The actual relation of the pipeline to national energy markets would effectively be minimal. Even though the map foregrounded the impact of the Keystone pipeline on a national energy system, the plea for “independence” voiced by Mary Landrieu, but honed by operatives in the Republican party, would be to circumvent the current and longstanding ban on the crude oil exports from the United States, and effectively re-write energy policy by allowing the Keystone pipeline, despite its significant costs and potential risks, to provide precedent to change that ban. In addition, the Keystone pipeline would set precedent for effectively demoting the status of environmental concerns–and demoting the very fears of potentially dramatically raising carbon emissions in ways that that have been the basis for EPA actions aimed at cutting carbon emissions that have been enacted by President Obama in ways that have hamstrung the same energy industries from expanding coal production in the southern states.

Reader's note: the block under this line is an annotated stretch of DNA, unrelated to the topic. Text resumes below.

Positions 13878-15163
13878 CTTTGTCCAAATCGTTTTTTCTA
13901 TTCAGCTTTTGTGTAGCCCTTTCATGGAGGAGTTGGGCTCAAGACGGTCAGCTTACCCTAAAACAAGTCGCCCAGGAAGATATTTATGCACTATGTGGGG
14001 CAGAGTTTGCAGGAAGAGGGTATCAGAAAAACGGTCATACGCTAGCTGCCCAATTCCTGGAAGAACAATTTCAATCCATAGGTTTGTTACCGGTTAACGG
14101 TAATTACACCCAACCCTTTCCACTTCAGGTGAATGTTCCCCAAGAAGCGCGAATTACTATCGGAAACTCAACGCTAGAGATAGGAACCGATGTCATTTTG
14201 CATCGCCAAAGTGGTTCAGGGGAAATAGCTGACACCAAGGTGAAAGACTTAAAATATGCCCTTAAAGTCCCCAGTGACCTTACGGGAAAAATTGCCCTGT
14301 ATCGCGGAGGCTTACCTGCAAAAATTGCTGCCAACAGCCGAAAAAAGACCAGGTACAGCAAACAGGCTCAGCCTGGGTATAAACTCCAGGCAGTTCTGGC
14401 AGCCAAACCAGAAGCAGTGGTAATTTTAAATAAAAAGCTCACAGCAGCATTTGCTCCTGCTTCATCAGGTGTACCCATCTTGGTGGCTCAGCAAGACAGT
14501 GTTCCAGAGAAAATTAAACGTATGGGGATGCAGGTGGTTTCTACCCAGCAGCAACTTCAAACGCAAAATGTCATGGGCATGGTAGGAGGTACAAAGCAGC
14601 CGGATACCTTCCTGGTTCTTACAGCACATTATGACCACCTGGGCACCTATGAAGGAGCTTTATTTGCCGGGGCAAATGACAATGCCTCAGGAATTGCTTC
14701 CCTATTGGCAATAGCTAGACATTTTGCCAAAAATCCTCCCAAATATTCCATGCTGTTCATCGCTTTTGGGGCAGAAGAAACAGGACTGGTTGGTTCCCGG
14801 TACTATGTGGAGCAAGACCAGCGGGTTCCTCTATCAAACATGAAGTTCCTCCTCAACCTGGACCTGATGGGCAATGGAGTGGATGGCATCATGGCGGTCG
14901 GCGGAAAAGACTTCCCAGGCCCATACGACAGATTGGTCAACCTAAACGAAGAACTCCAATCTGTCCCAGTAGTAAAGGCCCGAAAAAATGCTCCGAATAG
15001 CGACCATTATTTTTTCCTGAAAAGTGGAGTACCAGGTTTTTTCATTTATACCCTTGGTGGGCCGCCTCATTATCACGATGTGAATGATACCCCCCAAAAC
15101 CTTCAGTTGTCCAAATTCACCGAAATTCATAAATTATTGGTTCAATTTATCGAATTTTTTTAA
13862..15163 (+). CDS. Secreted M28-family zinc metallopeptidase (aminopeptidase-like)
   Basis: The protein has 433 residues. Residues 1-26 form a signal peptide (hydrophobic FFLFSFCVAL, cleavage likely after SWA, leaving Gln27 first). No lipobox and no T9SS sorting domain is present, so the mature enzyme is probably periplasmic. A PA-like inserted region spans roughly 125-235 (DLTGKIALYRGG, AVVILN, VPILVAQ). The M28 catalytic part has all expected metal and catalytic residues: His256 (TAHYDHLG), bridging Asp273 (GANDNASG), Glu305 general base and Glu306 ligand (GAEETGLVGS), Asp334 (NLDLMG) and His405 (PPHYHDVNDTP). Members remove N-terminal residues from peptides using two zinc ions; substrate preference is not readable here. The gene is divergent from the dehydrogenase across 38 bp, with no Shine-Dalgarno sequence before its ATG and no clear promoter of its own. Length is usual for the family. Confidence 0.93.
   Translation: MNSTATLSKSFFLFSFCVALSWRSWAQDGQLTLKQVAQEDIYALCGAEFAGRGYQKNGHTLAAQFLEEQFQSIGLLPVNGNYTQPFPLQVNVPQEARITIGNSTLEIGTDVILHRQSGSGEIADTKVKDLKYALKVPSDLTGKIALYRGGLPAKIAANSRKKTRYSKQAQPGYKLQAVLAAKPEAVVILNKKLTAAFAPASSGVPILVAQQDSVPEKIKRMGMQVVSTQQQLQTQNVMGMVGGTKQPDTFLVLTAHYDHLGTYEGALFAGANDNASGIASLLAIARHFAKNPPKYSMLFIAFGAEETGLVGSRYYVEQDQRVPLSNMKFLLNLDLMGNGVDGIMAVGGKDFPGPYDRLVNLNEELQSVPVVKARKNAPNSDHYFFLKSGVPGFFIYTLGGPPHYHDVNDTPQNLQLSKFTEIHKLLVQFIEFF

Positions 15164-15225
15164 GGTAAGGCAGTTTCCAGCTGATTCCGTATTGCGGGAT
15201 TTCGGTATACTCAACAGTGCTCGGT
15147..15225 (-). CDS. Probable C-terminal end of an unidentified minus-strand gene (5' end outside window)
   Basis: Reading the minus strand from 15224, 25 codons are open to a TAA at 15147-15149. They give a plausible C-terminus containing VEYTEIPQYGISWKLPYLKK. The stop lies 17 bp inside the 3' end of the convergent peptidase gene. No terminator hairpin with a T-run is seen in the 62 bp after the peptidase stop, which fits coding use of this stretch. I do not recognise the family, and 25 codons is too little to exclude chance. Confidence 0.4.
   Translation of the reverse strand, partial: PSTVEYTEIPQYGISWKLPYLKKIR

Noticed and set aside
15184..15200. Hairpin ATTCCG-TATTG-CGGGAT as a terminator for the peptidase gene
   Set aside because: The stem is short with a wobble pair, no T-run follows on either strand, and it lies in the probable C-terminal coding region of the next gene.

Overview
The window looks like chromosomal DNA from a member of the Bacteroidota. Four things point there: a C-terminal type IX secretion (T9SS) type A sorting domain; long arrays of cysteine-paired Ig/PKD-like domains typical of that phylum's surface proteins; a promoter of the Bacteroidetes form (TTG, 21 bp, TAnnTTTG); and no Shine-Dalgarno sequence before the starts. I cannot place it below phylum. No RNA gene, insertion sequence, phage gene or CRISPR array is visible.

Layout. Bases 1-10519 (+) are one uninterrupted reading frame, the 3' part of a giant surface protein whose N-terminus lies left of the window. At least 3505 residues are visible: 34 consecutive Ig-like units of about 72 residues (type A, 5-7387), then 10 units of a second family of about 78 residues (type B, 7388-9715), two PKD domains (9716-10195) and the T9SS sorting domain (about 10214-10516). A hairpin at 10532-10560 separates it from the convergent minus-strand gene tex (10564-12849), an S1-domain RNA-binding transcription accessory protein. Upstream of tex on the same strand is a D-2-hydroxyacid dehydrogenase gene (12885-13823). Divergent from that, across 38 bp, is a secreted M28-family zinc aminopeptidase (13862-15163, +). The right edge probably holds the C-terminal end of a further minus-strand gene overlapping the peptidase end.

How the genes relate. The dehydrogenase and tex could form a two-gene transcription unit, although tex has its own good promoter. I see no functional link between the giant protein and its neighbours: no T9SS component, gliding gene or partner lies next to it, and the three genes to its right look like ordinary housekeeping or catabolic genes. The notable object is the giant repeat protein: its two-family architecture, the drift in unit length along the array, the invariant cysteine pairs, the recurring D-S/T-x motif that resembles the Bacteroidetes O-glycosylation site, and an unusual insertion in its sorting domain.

Yet the adverse environmental impact of extracting bitumen from the Tar Sands has already begun in ways that are also erased by the abstraction of the pipeline map that has been widely displayed as an image of Senator Landrieu instead hoped to place the proposal on President Obama’s desk was about illustrating her commitment to job creation. She barely concealed her longstanding support from the oil industry, however, which would be the benefactor of pumping oily bitumen across the nation to be refined on the Gulf Coast, together with Canadian oil companies. (The contested question of how much bitumen carried on the pipeline would remain in the United States is contested, and TransCanada has queried whether it makes any sense waited six years to pump crude to the United States to be refined on a 1,179 mile long pipeline: but the discovery of shale deposits and growth of fracking in the intervening years have led to the redefinition of original plans to send the Canadian crude to American markets; the decline of the arrival of crude suppliers to the Gulf Coast have also increased the demand to pump more oil to the region.) And after the bill failed to gain the necessary 60 votes to pass, a Lakota native American tribesman from South Dakota, the second of the six states through which the planned pipeline would snake, broke into song in the Senate chambers, as the Rosebud Sioux declared that the “fight against” the impending threat that its construction poses to the Ogallala aquifer had just begun.